On December 6, 2016, the U.S. Department of Energy announced the launch of a new partnership to jump-start zero energy schools across the country. The Zero Energy Schools Accelerator enables states and school districts alike to design, construct, and operate these cutting-edge, energy-saving schools. This press release highlights the importance of the Accelerator by featuring a completed zero energy school, Discovery Elementary in Arlington, Virginia.
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"One of the fastest growing trends in school design is Net Zero Energy Schools. There are now [in 2011 when the article was published] at least a dozen or more schools completed or in construction that have achieved, or have committed to, this incredible level of energy efficiency. In this article we’ll examine this trend and take a brief look at some of the exemplary projects that attempt it."
A report with case studies on 15 Zero Energy schools in the U.S., prepared to help Baltimore City Schools in its building planning.
A detailed two page case study on the Zero Energy Ready Turkey Foot Middle School.
"Turkey Foot is revolutionizing the way kids learn, all within a new building that uses half the energy of the previous school despite being twice the size. Turkey Foot leveraged the practices and experience on other high performance goals in the District."
A detailed two page case study on the Zero Energy Ready Redding School of the Arts in Redding, CA.
"In 2011, the charter school opened a new facility with an ambitious goal of zero net energy, while dedicating only 2% of the budget to renewable energy systems."
Presentation at CxEnergy 2014 conference by Hanson, Inc. the commissioning agent for Sandy Grove Middle School. Sandy Grove, in Lumber Bridge, NC, is the first Zero Energy school built with a public-private partnership in the U.S.. Presentation includes technologies used, benefits of Zero Energy, common issues with the technologies they used, and lessons learned.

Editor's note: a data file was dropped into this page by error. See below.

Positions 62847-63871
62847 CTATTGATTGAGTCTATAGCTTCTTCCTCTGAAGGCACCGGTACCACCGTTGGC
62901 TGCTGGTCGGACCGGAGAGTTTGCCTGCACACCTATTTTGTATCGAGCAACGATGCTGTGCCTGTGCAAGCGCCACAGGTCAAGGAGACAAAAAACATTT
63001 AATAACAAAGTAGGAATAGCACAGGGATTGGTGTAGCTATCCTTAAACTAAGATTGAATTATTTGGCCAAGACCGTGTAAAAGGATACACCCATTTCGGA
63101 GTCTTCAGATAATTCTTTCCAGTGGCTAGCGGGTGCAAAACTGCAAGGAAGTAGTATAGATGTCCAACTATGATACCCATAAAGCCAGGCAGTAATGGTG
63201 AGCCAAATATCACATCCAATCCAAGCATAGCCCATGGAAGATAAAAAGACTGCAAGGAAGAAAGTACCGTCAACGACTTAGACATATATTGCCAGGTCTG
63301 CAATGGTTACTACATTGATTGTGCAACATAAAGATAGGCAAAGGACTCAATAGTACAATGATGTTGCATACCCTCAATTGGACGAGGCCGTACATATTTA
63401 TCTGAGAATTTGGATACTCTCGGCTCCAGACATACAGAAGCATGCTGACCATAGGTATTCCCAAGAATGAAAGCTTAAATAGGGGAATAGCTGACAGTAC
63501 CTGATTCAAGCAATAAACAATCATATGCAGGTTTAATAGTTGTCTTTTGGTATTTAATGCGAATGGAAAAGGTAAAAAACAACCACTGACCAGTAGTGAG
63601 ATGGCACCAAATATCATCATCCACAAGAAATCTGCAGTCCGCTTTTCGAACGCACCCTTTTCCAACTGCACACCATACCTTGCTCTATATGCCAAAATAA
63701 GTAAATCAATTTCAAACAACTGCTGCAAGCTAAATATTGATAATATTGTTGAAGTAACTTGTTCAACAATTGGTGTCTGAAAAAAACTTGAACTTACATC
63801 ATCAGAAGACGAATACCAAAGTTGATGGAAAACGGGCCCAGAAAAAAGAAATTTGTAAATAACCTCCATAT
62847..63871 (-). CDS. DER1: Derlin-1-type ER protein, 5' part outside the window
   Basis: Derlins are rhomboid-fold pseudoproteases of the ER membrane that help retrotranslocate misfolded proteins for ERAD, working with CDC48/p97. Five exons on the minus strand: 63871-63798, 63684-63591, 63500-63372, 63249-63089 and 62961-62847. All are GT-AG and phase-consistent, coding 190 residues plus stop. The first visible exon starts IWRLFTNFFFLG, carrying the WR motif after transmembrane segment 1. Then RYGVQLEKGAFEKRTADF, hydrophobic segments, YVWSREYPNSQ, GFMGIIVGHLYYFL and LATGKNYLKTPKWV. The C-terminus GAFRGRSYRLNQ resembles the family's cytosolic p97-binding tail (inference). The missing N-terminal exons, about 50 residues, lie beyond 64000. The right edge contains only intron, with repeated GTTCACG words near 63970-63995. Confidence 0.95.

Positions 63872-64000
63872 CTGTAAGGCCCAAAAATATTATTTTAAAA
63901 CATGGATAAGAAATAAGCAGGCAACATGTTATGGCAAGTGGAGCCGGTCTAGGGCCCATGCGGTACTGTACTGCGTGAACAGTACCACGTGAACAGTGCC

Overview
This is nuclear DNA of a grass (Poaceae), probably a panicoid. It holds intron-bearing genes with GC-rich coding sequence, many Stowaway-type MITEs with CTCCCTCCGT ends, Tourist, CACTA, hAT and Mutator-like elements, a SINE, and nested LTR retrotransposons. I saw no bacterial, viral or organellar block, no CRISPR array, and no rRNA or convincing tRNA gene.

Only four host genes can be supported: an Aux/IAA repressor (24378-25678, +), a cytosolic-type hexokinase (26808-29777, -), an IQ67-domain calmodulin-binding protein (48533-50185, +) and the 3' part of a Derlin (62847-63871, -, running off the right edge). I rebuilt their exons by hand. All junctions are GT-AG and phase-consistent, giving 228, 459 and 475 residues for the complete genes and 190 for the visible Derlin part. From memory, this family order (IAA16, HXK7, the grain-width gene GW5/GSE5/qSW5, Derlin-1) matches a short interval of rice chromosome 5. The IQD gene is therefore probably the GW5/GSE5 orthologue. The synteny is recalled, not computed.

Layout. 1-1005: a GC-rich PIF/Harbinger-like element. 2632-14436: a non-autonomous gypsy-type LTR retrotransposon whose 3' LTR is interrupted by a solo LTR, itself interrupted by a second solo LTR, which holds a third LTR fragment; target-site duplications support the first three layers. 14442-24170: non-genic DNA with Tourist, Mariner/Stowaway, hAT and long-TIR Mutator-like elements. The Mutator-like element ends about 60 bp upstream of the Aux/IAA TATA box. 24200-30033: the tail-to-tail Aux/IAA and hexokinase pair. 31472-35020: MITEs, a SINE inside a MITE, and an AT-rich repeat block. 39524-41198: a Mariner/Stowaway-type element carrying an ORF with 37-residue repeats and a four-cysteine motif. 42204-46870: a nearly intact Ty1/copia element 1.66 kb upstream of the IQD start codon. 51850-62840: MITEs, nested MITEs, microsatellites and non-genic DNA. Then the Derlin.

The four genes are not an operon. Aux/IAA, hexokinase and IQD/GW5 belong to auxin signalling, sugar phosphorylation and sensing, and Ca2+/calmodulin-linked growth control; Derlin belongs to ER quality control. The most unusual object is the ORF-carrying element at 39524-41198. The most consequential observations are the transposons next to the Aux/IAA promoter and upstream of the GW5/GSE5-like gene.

This article about zero energy schools appeared in the September 2018 issue of Civil Engineering, The Magazine of the American Society of Civil Engineers (ASCE).
Summary: Across the United States, primary and secondary school buildings are leading the way in the so-called zero-energy movement, in which structures are designed to generate at least as much energy as they use. They tend to be owner-occupied, are located on roomy sites with plenty of roof space for solar panels, and have predictable energy usage patterns, making them the perfect candidates.
K–12 schools are ideal candidates to lead the market shift from buildings that consume energy to buildings that produce as much renewable energy as they use. There are now resources to guide owners and project teams as they make the shift to these “zero energy” buildings, notably the Advanced Energy Design Guide for K–12 School Buildings: Achieving Zero Energy (K–12 ZE AEDG).
This 10-page paper provides a concise overview of the K–12 ZE AEDG (200 pages), as well as a nice explanation of the energy modeling and analysis methodology used to create the Design Guide.
This toolkit includes templates and customizable documents such as: agendas, activities for pre-charrette preparation, discussion topics and questions, checklists, and more.
Discovery Elementary School in Arlington, Virginia, is one of the first zero energy schools on the east coast. This video tour of the school includes interviews from school officials and the architect responsible for delivering the school on-budget while meeting energy goals. Actual measured data shows that the school has been able to meet the zero energy criteria.